Often, there is room for negotiating some of the exercise variables such as timing, duration, and effort. On the one hand, sleep therapy requires discipline and, therefore, some extrinsic exercises are mandatory and just have to be done [27]. On the other hand, there is room for the adaptation of the exercise time schedule. For instance, on the basis of an initial period of alignment, the coach suggests a particular threshold time to go to bed and rising time to get up. Within limits, individual preferences may be incorporated in the actual schedule to indicate a delay or advance in rising and threshold time suggested by the system. Also, some exercises may work better than others; therefore, substitution of comparable exercises may be an option in some cases. Substitution may work in particular for relaxation exercises. In other words, there should be room for exercise adaptation wherever possible. Because exercise adaptation can only be done within limits, a mobile system should be endowed with communication capabilities such as negotiation and explanation.

5.3 Motivational support

Motivational support refers to verbal and/or nonverbal communication acts to take away physical and mental motivational blockades. It may vary from a single reminder to start the exercise to an explicit compliment or feedback related to the coachee’s progression. Both adaptation and alignment are prerequisites for the generation of effective motivational support.

Motivational support relates partly to the cognitive part of CBT-I. Cognitive therapy is a psychotherapeutic method designed to change a person’s beliefs, expectations, appraisals, and attributions. In CBT-I, cognitive therapy seeks to change dysfunctional sleep expectations, perceived causes and consequences of insomnia, and beliefs about sleep-promoting practices [27]. Assume, for instance, a person that believes that one night bad sleep always causes poor work performance. As a result of this prospect, motivation decreases. The primary goal of the coach would be to support the coachee to re-evaluate the accuracy of this belief.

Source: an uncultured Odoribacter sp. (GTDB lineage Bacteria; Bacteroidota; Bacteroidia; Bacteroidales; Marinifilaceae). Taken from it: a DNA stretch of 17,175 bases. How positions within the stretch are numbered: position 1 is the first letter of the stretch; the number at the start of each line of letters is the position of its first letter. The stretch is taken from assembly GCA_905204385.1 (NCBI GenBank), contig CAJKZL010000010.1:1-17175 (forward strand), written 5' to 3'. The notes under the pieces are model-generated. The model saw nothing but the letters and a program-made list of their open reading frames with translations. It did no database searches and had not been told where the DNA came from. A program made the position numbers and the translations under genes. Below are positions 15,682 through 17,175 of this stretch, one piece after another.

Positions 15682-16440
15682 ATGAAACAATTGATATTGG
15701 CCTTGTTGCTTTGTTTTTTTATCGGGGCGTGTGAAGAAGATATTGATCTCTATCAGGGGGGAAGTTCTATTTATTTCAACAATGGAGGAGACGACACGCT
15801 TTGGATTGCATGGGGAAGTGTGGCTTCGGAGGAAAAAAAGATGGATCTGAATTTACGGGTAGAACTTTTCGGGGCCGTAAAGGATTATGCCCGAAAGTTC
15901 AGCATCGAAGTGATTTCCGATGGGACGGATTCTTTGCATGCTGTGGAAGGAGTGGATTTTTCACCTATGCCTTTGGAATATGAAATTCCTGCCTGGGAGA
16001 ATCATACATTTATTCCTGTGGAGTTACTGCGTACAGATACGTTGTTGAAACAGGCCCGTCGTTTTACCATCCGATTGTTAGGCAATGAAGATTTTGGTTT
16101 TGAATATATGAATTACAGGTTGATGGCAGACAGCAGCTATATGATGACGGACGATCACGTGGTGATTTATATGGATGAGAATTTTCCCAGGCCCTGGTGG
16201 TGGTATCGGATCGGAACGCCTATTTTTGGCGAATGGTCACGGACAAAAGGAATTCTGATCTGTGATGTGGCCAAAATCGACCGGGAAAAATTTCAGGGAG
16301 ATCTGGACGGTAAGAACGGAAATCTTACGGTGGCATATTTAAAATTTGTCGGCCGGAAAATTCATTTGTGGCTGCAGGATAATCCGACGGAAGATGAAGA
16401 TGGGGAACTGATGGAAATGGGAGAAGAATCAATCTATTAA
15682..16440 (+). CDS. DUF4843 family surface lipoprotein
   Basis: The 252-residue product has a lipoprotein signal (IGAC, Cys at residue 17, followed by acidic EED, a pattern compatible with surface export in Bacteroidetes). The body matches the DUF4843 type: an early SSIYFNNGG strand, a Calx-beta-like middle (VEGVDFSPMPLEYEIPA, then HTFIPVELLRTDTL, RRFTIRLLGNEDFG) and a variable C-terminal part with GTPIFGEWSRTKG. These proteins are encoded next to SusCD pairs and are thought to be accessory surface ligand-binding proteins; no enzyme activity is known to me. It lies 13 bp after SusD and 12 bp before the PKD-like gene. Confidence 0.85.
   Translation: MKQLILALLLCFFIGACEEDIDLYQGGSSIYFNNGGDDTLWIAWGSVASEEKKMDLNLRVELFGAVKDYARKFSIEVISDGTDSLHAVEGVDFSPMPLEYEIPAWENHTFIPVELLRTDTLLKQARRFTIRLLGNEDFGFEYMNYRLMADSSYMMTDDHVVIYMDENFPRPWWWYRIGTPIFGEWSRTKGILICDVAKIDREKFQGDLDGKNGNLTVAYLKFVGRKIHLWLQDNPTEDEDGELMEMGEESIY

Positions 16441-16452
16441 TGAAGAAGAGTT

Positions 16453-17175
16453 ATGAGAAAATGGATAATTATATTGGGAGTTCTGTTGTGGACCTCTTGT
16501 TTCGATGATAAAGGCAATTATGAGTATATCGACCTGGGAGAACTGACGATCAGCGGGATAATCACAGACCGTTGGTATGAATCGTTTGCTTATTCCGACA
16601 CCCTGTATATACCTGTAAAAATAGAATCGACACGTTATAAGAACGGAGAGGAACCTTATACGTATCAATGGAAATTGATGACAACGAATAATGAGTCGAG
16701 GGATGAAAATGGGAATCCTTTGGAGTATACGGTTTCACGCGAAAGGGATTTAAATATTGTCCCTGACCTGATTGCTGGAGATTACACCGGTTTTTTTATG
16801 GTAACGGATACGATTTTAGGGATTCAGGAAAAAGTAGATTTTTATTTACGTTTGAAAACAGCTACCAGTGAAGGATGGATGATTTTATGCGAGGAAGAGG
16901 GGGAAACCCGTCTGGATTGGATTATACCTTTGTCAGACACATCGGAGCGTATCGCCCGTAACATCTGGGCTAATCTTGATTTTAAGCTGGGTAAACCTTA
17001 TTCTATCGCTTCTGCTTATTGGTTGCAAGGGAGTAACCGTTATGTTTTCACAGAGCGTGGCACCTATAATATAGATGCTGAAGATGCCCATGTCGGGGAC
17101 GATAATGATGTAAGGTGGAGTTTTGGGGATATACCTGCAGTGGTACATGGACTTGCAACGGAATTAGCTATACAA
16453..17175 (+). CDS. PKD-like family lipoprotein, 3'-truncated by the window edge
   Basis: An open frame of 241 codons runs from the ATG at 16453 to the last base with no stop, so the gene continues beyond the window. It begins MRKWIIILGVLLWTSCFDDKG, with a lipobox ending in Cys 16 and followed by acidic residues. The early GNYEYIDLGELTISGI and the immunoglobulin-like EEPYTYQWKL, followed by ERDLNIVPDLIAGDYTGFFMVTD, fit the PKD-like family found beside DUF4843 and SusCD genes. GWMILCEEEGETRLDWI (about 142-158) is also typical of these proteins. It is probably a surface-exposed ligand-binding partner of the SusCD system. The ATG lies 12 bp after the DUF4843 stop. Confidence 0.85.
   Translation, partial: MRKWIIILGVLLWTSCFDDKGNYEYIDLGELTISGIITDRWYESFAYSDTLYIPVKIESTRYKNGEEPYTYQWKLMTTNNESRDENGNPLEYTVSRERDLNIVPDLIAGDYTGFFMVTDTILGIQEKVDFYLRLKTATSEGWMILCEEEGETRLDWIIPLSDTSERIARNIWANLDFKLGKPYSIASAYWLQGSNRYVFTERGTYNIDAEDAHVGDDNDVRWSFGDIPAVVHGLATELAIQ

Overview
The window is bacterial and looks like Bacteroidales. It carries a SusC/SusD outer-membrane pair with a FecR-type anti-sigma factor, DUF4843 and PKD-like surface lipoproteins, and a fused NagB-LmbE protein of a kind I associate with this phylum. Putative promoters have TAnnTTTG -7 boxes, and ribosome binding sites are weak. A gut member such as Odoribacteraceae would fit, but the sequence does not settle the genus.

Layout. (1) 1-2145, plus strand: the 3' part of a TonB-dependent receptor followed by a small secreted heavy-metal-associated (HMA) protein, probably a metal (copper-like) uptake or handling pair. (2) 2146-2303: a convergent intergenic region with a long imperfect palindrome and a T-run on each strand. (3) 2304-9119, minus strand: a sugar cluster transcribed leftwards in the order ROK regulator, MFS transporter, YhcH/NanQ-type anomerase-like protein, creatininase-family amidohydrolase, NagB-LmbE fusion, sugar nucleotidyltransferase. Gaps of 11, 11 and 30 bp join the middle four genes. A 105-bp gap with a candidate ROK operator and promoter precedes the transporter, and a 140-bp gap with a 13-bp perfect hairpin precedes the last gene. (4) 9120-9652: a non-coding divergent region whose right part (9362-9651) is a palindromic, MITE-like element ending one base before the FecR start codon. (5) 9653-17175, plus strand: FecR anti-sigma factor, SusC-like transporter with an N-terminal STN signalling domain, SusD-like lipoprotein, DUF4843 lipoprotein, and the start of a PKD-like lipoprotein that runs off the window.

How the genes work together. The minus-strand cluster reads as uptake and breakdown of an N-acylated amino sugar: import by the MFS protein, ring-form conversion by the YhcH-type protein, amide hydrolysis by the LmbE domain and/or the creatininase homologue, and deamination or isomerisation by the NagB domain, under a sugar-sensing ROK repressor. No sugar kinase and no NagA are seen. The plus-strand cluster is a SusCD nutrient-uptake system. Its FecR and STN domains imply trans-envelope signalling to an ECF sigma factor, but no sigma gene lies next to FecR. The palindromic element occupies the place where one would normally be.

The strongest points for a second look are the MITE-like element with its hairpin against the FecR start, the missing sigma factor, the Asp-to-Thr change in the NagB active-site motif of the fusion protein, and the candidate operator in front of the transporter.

Other types of motivational support may be, for instance, encouragement, challenge, awareness of progress and self-responsibility, showing or telling consequences of behavior, showing discrepancy in present behavior and mutual goal commitment, support of self-efficacy, and rewards such as statements of appreciation. A major challenge for mobile applications is how the timing and the content of this type of support are related to the coachee’s daily activities, performances, and characteristics.

6 Ubiquity and mobile devices in CBT-I

The strength of a virtual coach delivered by a mobile device lies in the constant access to the attention space of the user. The device not only enables the coach to deliver messages in time, but also to assess momentary information by questioning the user or by monitoring the physical surrounding and biosignals from the user (see also [37]). Vice versa, the user has constant access to the attention space of the coach. Whenever desirable or needed, the user may indicate the readiness to start a particular exercise or ask for motivational support, for instance, questions about the relevance of the exercises, information about the progress, or any other kind of help.